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Any Granite School District employee who brings a gun onto school property risks suspension or dismissal according to an administrative order distributed over the weekend.

"This is not a prohibition that applies to everyone," Granite spokesman Kent Gardner said. But as a condition of employment, all bus drivers, teachers, secretaries and school volunteers must leave any guns they're carrying - even if they have permits - at home.Local gun rights advocates said they will meet Tuesday with state officials and a National Rifle Association representative to talk about Granite's decision, said Scott Engen, government liaison for the Utah Shooting Sports Council.

The district is trying to demonize and portray as "Rambo vigilantes" those people who have legally obtained weapons and the permits to carry them, Engen said.

"The idea that a normal, peaceful person will turn into something between Barney Fife and Charles Manson merely because they're carrying a firearm is ridiculous," Engen said. "It's rubbish."

But Gardner said he believes most people understand the school environment creates special circumstances. Strict policies prohibit students from possessing weapons, and the administrative action makes district policy consistent.

"We want no firearms on campus," said Hans Olsen, Granite's student services director.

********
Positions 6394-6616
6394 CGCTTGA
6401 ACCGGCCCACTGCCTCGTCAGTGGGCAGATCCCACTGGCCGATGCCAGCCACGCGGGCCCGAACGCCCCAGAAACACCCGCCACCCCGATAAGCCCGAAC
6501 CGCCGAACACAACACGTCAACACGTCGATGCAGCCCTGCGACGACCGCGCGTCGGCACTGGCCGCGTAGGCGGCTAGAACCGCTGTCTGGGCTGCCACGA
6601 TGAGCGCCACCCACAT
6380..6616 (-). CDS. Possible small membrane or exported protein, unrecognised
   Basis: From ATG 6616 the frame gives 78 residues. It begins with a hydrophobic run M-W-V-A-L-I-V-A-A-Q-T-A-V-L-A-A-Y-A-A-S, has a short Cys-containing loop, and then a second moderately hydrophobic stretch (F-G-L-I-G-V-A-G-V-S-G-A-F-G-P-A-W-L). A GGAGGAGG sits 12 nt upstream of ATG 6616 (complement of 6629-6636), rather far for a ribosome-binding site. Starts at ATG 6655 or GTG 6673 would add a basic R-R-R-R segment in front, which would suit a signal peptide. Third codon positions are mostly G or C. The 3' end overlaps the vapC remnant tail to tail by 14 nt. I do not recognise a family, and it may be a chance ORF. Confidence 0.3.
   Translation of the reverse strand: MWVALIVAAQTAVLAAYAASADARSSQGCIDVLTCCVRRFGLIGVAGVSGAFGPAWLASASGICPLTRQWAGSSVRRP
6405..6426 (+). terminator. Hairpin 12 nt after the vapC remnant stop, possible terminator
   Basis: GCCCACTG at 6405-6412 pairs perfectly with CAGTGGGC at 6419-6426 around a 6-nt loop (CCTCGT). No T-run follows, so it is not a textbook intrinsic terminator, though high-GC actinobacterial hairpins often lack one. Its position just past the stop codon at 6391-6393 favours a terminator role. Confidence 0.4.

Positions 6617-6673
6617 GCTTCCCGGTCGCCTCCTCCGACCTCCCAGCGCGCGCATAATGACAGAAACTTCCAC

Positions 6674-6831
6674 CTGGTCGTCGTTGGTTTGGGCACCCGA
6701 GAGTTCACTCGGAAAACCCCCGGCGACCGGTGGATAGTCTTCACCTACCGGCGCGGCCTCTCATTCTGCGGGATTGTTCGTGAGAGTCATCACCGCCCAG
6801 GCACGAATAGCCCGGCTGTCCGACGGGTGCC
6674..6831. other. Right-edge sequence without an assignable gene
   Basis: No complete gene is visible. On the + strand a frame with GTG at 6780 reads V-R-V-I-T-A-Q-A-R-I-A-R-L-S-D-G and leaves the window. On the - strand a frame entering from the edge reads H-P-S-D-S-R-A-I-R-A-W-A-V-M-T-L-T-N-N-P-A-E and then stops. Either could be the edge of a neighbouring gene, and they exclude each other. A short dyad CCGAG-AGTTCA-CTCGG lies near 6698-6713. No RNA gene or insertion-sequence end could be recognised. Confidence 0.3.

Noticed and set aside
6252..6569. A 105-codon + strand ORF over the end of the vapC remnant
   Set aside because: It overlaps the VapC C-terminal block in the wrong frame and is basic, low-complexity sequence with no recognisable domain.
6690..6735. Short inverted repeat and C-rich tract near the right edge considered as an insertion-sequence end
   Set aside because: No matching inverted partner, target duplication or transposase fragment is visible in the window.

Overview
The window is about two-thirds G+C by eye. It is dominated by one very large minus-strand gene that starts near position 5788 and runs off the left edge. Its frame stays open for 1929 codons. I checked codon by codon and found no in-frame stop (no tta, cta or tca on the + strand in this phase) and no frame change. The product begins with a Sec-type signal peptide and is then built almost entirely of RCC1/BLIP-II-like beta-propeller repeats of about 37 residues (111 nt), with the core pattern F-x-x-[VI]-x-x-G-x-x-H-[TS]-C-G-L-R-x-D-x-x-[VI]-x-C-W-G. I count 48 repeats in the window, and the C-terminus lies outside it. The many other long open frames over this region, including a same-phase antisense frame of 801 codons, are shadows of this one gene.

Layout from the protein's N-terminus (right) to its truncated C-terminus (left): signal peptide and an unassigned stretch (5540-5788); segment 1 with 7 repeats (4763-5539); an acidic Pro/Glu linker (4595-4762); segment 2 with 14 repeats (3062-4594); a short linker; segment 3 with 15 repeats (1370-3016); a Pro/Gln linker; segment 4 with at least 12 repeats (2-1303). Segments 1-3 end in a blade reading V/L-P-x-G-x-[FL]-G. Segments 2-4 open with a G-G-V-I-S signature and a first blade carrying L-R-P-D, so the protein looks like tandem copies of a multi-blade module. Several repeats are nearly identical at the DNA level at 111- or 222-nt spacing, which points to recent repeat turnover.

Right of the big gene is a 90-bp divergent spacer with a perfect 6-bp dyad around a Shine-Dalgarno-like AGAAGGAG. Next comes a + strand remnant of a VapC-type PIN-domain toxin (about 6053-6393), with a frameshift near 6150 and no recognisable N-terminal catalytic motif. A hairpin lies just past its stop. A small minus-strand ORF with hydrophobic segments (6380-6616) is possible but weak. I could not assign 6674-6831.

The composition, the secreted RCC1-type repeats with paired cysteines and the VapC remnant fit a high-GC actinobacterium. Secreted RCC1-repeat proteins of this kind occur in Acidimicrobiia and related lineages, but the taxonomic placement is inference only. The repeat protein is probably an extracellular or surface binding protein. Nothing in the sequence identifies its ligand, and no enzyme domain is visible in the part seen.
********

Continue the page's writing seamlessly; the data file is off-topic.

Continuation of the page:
While there have been no documented incidents, officials said there are indications some teachers and staff members are starting to carry firearms to school, he said. Olsen acknowledges the school climate is becoming more intimidating, and em-pa-thizes with teachers who hear about incidents of violence in the school setting.

But the district's police department provides protection and supervision, Olsen said. "We don't want to get into a posture where teachers are arming themselves."

Teachers can be assured that "harsh steps" will be taken with students who have guns or make threats at school, Olsen said.

Comments earlier this month by gun rights advocates got district officials thinking about the action, Gardner said.

In a legislative study session, an NRA official and Engen said anyone - teachers included - should be allowed to carry a gun. That right is supported by the 2nd Amendment and the state's concealed weapons law.

In that session, the state school board's attorney, Doug Bates, said local school boards should decide whether employees should be allowed to bring concealed weapons to school if they wish.

Granite's policy shows little confidence in those who carry concealed weapons, Engen said. It also overlooks the fact that troublemakers are the ones causing trouble with guns. And to get a concealed weapons permit, he said, "you have to be something on the positive side of a choirboy."